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Saturday, August 26, 2006
The Chicano Moratorium links Struggles in Palestine and Aztlan
Hundreds march on the streets of East LA
By Jose X email@example.com
East Los Angeles, Occupied Mexico — La Coordinadora Estudiantil de la Raza marched forcefully and loudly during the 36th Annual Chicano Moratorium. Mexican flags wove high and proud as the CER led the largest contingent of students at the March.
Behind the CER banner flew the mantas of MEChA de Santee and Somos Raza. These
students once again publicly voiced their opposition to the War in Iraq, the Zionist invasion of Lebanon, the militarization of the border, and paramilitary migra raids in the Raza community.
The CER continues its protest against these unjust repressive state actions by continuing their No Somos El Army Campaign!
One of the leaders of the CER, a former JROTC cadet, spoke out against military by saying, “I will not be a soldier for Yankee imperialism!” and “I will not fight the White Man’s war.” He then continued to say “this is for la Raza” as he pumped his fist in the air.
Amongst the crowd, members of Union del Barrio lead the marchers in chants that included, “Raza Si, Migra No,” “Esta es Mi Tierra, Esta Es Mi Lucha” and repeated Chants of, “Que Viva Mexico, Lebanon, Palestine, Cuba y Venezuela.”
Other organizations present at the March included UCLA Raza Graduate Student Association, Danza Cuauhtemoc, Harmony Keepers, the South Central Farmers and MEChA Statewide.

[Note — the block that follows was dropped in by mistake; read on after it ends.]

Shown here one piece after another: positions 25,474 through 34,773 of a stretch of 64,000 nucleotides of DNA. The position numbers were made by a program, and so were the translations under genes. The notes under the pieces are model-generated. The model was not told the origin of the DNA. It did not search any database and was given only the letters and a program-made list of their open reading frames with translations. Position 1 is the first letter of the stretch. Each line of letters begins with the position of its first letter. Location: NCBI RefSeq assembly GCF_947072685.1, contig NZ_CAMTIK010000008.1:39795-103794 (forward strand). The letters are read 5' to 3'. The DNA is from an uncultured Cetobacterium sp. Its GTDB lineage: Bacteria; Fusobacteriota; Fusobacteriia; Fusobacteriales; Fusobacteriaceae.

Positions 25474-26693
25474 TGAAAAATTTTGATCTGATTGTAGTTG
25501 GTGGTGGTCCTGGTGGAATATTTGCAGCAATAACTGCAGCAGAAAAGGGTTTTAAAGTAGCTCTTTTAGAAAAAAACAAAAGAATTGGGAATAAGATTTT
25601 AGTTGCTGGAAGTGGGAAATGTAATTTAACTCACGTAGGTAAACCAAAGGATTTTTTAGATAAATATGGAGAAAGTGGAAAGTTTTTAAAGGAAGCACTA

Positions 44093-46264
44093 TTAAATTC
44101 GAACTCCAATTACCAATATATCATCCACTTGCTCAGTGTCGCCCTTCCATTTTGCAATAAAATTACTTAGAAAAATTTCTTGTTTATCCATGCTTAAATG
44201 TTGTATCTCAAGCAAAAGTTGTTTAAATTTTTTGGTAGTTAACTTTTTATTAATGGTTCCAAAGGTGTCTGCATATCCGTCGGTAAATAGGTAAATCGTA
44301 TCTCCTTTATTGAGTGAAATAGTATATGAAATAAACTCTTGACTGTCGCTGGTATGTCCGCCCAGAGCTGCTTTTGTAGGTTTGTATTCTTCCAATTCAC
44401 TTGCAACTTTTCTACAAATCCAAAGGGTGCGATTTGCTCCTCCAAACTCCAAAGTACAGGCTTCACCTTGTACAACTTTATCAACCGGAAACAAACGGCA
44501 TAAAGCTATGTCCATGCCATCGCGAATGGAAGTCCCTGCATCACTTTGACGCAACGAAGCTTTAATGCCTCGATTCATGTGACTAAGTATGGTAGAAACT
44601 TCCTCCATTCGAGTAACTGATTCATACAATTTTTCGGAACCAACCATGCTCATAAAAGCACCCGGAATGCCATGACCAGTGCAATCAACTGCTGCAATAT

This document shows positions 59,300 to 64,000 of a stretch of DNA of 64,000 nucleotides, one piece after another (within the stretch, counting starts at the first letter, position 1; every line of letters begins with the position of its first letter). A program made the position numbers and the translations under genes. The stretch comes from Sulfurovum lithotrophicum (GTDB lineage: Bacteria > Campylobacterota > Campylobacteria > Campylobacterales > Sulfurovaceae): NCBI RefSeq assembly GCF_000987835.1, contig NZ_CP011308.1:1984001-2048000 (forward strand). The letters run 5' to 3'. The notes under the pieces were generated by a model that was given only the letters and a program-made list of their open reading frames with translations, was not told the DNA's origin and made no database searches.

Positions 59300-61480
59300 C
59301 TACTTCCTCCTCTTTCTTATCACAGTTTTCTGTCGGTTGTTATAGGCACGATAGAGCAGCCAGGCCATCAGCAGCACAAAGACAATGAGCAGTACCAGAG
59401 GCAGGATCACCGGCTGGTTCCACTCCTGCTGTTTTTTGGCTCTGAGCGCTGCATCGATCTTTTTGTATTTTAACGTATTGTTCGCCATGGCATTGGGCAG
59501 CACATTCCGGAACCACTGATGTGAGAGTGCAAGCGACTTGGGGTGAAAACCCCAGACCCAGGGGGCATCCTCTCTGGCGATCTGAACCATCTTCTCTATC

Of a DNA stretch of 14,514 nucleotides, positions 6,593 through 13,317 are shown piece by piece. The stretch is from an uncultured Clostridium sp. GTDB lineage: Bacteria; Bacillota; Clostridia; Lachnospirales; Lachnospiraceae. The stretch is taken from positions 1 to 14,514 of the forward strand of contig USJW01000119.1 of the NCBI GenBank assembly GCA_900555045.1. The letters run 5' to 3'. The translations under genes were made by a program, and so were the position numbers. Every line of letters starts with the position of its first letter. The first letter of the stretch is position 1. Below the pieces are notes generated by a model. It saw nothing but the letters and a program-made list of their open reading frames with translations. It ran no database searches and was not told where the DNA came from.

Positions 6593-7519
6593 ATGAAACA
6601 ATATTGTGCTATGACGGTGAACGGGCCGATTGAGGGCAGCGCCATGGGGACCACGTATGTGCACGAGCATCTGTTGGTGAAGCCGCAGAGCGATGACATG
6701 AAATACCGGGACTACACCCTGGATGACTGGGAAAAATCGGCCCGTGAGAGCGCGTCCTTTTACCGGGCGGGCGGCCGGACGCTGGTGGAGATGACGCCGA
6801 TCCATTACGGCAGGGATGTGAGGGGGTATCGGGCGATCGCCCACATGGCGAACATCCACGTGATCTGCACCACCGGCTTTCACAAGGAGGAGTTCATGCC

This event held great importance for Raza as it marks the 36th Anniversary of the Chicano Moratorium that turned into a police riot leaving three people dead. One of which was Ruben Salazar, a Los Angeles times reporter who frequently wrote about Raza issues and was working on a story about police brutality at the time of his death.
Just as the first Chicano Moratorium that made connections between Yankee imperialism in Southeast Asia and Raza Oppression here at home, Raza today is making the connections again; only this time the connections are between Yankee/Zionist imperialism in the Middle East and Raza oppression throughout Latin America.
Protesters made clear their opposition to the US invasion of Iraq. In the spirit of Muhammad Ali, Vicente Jimenez, a member of Somos Raza and CER, stated, “Ain’t no Iraqi, Ain’t no Palestinian, ever call me an illegal.” His statement clearly pointed out who was La Raza’s true enemy and natural ally.
The event was well planned and ended without incident.